Wednesday, February 15, 2017
A Documentary by Donald Rayne Mitchell of Flourtown, PA
Though he is responsible for more than half of the vaccines children receive today, Maurice R. Hilleman spent his life in relative obscurity. His work has impacted nearly every human on the planet and dramatically changed the shape of our world and has made it possible for us to forget the many devastating diseases he conquered. This luxury has caused some to question the need for vaccines all together.
Now, through exclusive interviews with Dr. Hilleman and his peers, rich archival footage, and 3-D animations that illustrate the microscopic world, this biographical documentary puts a human face to vaccine science and reveals the character that drove this bold, complex, and heroic man.
Wednesday, March 29, 2017
A Documentary by Shaleece Haas of Oakland, CA
Real Boy is the coming-of-age story of Bennett Wallace, a transgender teenager on a journey to find his voice-as a musician, a friend, a son, and a man. As he navigates the ups and downs of young adulthood, he works to gain the support of his mother, who has deep misgivings about her child’s transition.
We meet Bennett at age 19 as he emerges from a period of angry rebellion, fueled by drug abuse and self-injury. Estranged from his father and sister, Bennett seeks the love and understanding of his mom Suzy, who was once his best friend and ally. Suzy, a single mother with a self-deprecating sense of humor, sees Bennett’s desire to transition as attention-seeking and misguided. Unable to deal with her shame, confusion and grief, Suzy keeps Bennett’s transition secret from friends and family, wistfully recalls what a beautiful girl he was, and refuses to support his decision to take testosterone and undergo chest reconstruction surgery.
As tension mounts at home, Bennett is taken in by his idol, Joe Stevens, the lead singer of the alt-Americana band, Coyote Grace. After meeting at a sobriety conference, the two bond over their transgender identities, their love of music, and their shared experience with addiction. Over the next two years, buoyed by Joe’s support, Bennett grows into young adulthood. He enrolls in college, makes friends, and starts dating for the first time as a young man.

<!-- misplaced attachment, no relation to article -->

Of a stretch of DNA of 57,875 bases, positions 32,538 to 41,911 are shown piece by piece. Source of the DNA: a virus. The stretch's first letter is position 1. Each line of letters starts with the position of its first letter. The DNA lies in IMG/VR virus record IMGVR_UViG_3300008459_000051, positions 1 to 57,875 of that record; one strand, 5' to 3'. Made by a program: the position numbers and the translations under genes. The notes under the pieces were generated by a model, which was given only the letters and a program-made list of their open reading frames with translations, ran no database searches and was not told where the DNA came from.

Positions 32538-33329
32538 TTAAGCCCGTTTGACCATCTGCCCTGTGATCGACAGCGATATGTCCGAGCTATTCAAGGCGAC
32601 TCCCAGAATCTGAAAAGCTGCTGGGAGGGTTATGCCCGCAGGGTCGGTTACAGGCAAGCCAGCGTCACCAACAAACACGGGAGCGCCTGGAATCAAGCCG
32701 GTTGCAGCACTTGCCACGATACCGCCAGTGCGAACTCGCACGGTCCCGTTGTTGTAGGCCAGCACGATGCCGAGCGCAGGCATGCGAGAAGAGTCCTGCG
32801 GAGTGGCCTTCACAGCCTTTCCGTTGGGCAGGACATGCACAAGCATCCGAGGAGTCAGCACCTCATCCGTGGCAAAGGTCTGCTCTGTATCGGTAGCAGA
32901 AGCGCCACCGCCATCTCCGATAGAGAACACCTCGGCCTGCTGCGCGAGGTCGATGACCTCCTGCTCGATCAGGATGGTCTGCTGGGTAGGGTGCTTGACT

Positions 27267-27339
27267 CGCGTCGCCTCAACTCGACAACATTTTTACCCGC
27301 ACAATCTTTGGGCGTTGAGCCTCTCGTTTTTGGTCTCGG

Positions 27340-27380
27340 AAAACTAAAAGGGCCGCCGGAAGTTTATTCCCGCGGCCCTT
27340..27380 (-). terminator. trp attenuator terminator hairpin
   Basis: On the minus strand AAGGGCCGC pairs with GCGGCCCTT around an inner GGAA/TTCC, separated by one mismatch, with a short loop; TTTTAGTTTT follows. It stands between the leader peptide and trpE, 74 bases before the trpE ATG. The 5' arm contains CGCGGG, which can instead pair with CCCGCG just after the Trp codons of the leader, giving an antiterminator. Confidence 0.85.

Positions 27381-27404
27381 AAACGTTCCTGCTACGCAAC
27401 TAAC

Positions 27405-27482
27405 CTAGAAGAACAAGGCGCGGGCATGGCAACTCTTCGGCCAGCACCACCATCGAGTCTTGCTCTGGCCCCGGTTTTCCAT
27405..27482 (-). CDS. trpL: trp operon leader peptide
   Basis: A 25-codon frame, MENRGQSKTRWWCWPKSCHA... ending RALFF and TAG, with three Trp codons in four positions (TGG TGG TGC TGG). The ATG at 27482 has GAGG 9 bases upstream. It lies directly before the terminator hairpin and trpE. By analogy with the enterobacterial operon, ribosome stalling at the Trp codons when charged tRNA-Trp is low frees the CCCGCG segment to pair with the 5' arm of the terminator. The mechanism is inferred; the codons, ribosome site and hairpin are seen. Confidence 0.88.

Real Boy is a boy-next-door story for the new generation. Its sincerity and intimacy will resonate with anyone who’s ever raised a teenager (or been a teenager), anyone who’s ever seen themselves reflected in a special friendship, anyone who’s ever had dreams of making their mark on the world.
Saturday, April 15, 2017 at 2:00pm
A Documentary by Mark Lipman of San Francisco, CA
Winner of multiple audience awards, States of Grace intimately captures the profound transformation of a revered physician and her family in the wake of a life-changing accident. For Dr. Grace Dammann, a pioneering AIDS specialist who was honored by the Dalai Lama, a routine commute across the Golden Gate Bridge turned tragic when another driver crashed head on into her car. After seven weeks in a coma and a dozen surgeries, Grace miraculously awakened with her cognitive abilities intact, though her body was left shattered. States of Grace follows her return home to the Buddhist community where she and her partner Nancy “Fu” Schroeder live with their teenage daughter Sabrina, who was born with cerebral palsy.
Family dynamics are turned upside down as each of them must negotiate new roles and responsibilities. As the only able-bodied person in their household, Fu becomes the primary caregiver to Grace while also taking on a more active role as parent. Grace, meanwhile, must reconcile her joy at still being alive with the frustration of being so dependent on others. With dry humor and brave candor, the three of them slowly recalibrate their lives together and apart.
Through verité footage and interviews with doctors, family, and friends, States of Grace paints an inspiring portrait of devotion and trust as it delicately documents one woman’s fight to reinvent herself.
Light Up The Queen Foundation, a non-profit organization dedicated to building community by offering a diverse array of arts events in the area, presents the On Screen/In Person film series in Wilmington. On Screen/In Person is a program of the Mid Atlantic Arts Foundation supported, in part, by a grant from the Delaware Division of the Arts, a state agency, in partnership with the National Endowment for the Arts. The Division promotes Delaware arts events at www.DelawareScene.com.